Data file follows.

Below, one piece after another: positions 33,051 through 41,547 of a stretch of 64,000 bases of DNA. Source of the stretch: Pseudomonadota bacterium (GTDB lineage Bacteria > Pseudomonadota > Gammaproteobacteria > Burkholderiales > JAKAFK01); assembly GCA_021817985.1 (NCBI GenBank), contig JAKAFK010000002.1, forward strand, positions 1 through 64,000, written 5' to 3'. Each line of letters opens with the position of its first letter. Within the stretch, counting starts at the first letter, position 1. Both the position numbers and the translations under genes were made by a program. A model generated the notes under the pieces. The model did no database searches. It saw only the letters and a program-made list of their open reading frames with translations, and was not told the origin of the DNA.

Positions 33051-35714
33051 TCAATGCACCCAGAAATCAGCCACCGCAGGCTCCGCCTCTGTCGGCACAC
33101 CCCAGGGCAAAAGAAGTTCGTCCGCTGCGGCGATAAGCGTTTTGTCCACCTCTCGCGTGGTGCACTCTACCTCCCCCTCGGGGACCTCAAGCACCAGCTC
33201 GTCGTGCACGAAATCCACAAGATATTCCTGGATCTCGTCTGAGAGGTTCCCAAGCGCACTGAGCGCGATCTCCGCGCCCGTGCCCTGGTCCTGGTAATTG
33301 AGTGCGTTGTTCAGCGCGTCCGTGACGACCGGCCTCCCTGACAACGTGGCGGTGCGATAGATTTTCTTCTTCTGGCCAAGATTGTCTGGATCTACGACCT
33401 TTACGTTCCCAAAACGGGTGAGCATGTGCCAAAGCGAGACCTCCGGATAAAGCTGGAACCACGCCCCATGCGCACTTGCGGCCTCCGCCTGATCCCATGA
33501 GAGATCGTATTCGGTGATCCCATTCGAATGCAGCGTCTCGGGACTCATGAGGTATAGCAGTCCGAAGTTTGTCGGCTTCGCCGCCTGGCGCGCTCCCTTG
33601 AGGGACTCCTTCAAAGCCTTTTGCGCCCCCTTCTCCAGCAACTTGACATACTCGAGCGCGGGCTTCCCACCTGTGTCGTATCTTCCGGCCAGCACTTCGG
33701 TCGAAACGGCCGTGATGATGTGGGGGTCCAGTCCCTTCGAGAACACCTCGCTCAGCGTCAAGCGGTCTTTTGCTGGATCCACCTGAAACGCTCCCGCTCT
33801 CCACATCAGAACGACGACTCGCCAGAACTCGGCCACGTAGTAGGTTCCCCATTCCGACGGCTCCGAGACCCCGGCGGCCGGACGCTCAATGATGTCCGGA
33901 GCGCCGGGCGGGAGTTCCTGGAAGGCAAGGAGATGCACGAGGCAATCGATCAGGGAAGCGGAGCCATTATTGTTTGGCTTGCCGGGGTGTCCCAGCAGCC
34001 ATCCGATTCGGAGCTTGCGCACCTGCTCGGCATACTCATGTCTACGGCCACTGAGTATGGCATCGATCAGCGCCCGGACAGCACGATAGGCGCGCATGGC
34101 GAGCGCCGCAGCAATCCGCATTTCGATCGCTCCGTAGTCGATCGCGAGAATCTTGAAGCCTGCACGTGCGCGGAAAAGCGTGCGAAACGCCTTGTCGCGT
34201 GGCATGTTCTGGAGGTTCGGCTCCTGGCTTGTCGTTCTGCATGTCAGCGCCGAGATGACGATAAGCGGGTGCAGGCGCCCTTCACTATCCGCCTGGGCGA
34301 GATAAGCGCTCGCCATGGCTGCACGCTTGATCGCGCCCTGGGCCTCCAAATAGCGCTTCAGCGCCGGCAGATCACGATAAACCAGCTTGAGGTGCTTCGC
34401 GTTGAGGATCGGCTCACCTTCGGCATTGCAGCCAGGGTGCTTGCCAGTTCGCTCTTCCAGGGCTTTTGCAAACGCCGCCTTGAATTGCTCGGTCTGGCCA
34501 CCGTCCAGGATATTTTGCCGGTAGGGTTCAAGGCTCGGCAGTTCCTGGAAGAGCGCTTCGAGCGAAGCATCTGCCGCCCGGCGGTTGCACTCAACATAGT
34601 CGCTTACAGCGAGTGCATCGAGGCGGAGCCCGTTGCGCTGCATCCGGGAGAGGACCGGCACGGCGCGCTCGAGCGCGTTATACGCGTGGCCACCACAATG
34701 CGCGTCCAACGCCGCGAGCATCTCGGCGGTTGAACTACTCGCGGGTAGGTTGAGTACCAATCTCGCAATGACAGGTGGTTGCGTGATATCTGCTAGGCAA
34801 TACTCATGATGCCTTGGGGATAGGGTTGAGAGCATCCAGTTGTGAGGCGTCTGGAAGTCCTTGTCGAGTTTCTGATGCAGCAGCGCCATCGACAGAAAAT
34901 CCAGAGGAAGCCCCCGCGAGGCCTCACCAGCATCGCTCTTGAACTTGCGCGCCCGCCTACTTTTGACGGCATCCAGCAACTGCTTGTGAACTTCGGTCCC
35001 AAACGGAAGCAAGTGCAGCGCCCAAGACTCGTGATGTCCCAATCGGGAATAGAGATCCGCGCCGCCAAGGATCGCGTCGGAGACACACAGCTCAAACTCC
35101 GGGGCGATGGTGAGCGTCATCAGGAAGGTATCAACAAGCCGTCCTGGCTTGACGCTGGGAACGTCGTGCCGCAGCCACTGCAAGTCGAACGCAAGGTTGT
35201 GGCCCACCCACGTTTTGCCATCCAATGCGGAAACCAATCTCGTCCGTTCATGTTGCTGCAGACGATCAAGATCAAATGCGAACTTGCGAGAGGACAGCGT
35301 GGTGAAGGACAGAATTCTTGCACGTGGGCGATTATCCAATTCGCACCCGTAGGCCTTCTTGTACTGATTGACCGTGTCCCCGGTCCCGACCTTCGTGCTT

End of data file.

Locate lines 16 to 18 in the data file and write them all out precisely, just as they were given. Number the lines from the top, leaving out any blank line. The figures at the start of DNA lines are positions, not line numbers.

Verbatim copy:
34301 GATAAGCGCTCGCCATGGCTGCACGCTTGATCGCGCCCTGGGCCTCCAAATAGCGCTTCAGCGCCGGCAGATCACGATAAACCAGCTTGAGGTGCTTCGC
34401 GTTGAGGATCGGCTCACCTTCGGCATTGCAGCCAGGGTGCTTGCCAGTTCGCTCTTCCAGGGCTTTTGCAAACGCCGCCTTGAATTGCTCGGTCTGGCCA
34501 CCGTCCAGGATATTTTGCCGGTAGGGTTCAAGGCTCGGCAGTTCCTGGAAGAGCGCTTCGAGCGAAGCATCTGCCGCCCGGCGGTTGCACTCAACATAGT